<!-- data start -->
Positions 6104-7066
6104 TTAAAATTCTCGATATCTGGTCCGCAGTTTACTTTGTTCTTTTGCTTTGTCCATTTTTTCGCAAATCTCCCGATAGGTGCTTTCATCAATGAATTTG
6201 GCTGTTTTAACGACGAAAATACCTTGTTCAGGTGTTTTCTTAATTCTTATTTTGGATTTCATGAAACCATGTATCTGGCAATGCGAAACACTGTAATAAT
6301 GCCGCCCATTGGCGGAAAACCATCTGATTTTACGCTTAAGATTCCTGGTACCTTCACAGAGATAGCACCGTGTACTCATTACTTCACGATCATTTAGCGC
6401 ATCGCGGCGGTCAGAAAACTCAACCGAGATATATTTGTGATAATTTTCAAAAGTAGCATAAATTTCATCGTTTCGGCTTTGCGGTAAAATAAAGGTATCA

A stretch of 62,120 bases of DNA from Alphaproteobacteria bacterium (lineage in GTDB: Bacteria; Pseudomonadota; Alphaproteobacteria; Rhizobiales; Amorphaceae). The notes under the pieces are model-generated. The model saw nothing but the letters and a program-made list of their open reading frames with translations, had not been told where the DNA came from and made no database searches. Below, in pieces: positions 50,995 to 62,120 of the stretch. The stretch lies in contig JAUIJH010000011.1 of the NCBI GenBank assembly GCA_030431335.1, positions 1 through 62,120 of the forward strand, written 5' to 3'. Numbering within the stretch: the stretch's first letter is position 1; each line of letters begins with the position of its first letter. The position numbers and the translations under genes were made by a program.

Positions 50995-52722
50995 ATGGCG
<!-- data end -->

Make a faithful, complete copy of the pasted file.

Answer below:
Positions 6104-7066
6104 TTAAAATTCTCGATATCTGGTCCGCAGTTTACTTTGTTCTTTTGCTTTGTCCATTTTTTCGCAAATCTCCCGATAGGTGCTTTCATCAATGAATTTG
6201 GCTGTTTTAACGACGAAAATACCTTGTTCAGGTGTTTTCTTAATTCTTATTTTGGATTTCATGAAACCATGTATCTGGCAATGCGAAACACTGTAATAAT
6301 GCCGCCCATTGGCGGAAAACCATCTGATTTTACGCTTAAGATTCCTGGTACCTTCACAGAGATAGCACCGTGTACTCATTACTTCACGATCATTTAGCGC
6401 ATCGCGGCGGTCAGAAAACTCAACCGAGATATATTTGTGATAATTTTCAAAAGTAGCATAAATTTCATCGTTTCGGCTTTGCGGTAAAATAAAGGTATCA

A stretch of 62,120 bases of DNA from Alphaproteobacteria bacterium (lineage in GTDB: Bacteria; Pseudomonadota; Alphaproteobacteria; Rhizobiales; Amorphaceae). The notes under the pieces are model-generated. The model saw nothing but the letters and a program-made list of their open reading frames with translations, had not been told where the DNA came from and made no database searches. Below, in pieces: positions 50,995 to 62,120 of the stretch. The stretch lies in contig JAUIJH010000011.1 of the NCBI GenBank assembly GCA_030431335.1, positions 1 through 62,120 of the forward strand, written 5' to 3'. Numbering within the stretch: the stretch's first letter is position 1; each line of letters begins with the position of its first letter. The position numbers and the translations under genes were made by a program.

Positions 50995-52722
50995 ATGGCG